February 12, 2018

I have a spotty track record of rising to the moment of awkwardness at the office. Once, after being told I was receiving an unexpected promotion, I immediately asked for an increase in compensation to match the increase in responsibilities. I didn’t really know how to ask, and I’m sure I didn’t phrase it in the most eloquent way possible, but I blurted out what I meant, and it worked. The awkward moment? Very much worth it.

But then, there was the time when several people in different parts of the company I worked for privately contacted me to complain about one of my direct reports. This person, they told me, was disrespectful and rude. In our next check-in meeting, I meant to bring this up; I wrote it down and everything. Towards the end of the half hour, I stared down at my notebook, where I’d scrawled something like “address attitude??” in ballpoint ink. But I didn’t know how to say it. So I didn’t say anything.

If social life is a performance, then awkward moments are the unscripted parts.

If social life is a performance, then these are the unscripted moments. We often get plunged into these kinds of cringeworthy situations whether we’re trying to or not, and the uncertainty of it all—how will someone react? Will I say things the right way?—is easier to keep at arm’s length. If you don’t know what to say or do, there’s always nothing. You don’t have to say or do anything. Most people would understand and perhaps even expect you to sense an opportunity but ignore it, because your next move is unclear. But when that’s what you choose to do, you lose your chance to make a move at all.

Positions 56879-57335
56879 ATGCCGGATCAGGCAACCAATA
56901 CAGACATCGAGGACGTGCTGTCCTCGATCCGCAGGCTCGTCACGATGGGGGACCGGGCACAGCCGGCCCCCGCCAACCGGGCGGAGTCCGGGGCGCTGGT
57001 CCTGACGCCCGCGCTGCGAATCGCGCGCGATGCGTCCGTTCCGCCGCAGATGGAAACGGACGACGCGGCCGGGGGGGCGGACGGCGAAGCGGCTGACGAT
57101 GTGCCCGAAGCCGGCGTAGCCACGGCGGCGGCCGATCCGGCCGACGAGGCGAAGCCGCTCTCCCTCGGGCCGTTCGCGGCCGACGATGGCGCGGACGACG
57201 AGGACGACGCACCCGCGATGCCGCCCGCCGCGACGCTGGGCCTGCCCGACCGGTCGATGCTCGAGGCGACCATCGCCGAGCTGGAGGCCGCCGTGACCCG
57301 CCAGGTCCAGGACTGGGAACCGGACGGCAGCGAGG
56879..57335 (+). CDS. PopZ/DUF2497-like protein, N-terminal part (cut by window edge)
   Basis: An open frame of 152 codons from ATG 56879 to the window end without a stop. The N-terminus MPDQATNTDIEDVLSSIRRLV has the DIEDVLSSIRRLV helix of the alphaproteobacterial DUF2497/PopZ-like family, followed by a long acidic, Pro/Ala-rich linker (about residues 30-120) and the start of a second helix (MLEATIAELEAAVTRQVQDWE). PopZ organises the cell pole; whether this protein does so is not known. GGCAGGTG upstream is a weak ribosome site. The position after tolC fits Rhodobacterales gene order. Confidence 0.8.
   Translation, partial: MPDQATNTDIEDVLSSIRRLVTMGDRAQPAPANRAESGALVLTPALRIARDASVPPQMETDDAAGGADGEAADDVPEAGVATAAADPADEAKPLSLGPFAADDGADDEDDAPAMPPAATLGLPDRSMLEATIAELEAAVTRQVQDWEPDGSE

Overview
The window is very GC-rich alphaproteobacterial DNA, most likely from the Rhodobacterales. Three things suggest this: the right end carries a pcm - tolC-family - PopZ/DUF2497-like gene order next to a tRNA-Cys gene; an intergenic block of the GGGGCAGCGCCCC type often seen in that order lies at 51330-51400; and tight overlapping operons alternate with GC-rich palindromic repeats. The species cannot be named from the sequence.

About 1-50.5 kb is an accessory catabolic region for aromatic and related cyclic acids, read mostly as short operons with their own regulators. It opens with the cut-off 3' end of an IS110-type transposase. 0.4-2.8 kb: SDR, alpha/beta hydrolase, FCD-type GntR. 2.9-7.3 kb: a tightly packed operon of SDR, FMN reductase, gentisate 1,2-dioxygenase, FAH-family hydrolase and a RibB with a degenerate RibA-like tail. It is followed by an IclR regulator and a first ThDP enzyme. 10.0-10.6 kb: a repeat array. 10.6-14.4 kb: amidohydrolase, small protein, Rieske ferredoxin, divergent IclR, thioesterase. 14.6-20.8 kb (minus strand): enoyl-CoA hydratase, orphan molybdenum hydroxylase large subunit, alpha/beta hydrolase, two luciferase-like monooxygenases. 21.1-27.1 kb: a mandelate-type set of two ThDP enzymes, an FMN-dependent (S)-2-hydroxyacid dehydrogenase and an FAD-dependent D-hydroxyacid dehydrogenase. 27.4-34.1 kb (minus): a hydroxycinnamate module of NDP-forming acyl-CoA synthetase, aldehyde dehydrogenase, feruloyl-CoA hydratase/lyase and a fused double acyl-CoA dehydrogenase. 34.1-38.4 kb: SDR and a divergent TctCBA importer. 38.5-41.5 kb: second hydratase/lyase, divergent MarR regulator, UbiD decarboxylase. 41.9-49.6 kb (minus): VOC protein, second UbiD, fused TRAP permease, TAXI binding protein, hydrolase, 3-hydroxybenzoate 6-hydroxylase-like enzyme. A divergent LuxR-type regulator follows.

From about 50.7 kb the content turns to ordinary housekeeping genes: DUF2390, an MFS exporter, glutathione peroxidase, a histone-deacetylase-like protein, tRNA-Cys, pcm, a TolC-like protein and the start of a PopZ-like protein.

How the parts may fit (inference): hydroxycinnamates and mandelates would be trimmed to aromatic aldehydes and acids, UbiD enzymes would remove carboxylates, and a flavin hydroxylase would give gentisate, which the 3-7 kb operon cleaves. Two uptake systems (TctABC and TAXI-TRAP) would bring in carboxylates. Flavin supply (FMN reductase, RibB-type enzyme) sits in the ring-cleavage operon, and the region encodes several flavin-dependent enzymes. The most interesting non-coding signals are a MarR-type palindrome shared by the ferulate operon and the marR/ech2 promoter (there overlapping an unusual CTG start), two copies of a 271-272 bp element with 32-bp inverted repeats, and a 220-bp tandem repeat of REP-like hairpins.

Here, a few tips to help you push through the awkwardness and say what you need to say.

Address the Awkward Elephant In the Room


Not knowing tends to make people uneasy. Consider a classic 1960s study, for example, in which people received several rounds of small but still painful shocks of electricity. Little warning bells went off several times throughout the study period, sometimes followed directly by a shock and sometimes not. Overall, people told experimenters that they preferred when the warning was followed by the shock over when it wasn't.

For me, this helps explain the social pain of awkwardness, and why one of the most obvious awkward-moment coping strategies often works so well. Sometimes if you just say, "This is going to be a little awkward," it turns out not to be so bad after all. It's nice to get a little heads-up.

Sometimes if you just say, "This is going to be a little awkward," it turns out not to be so bad after all.

For example: Not long ago, I made myself go to a networking event. I know these things are annoying, but they are also annoyingly useful; I've met people at book-launch events or journalism meetups whom I ended up working with later.

At this one, I was standing alone, waiting for my friend to show up, when I noticed another solo woman. "Hi," I said to her, "I notice that you too are standing awkwardly alone." That was all it took to break the ice. We started chatting so animatedly that when my friend finally got there, she assumed this random stranger and I had arrived together.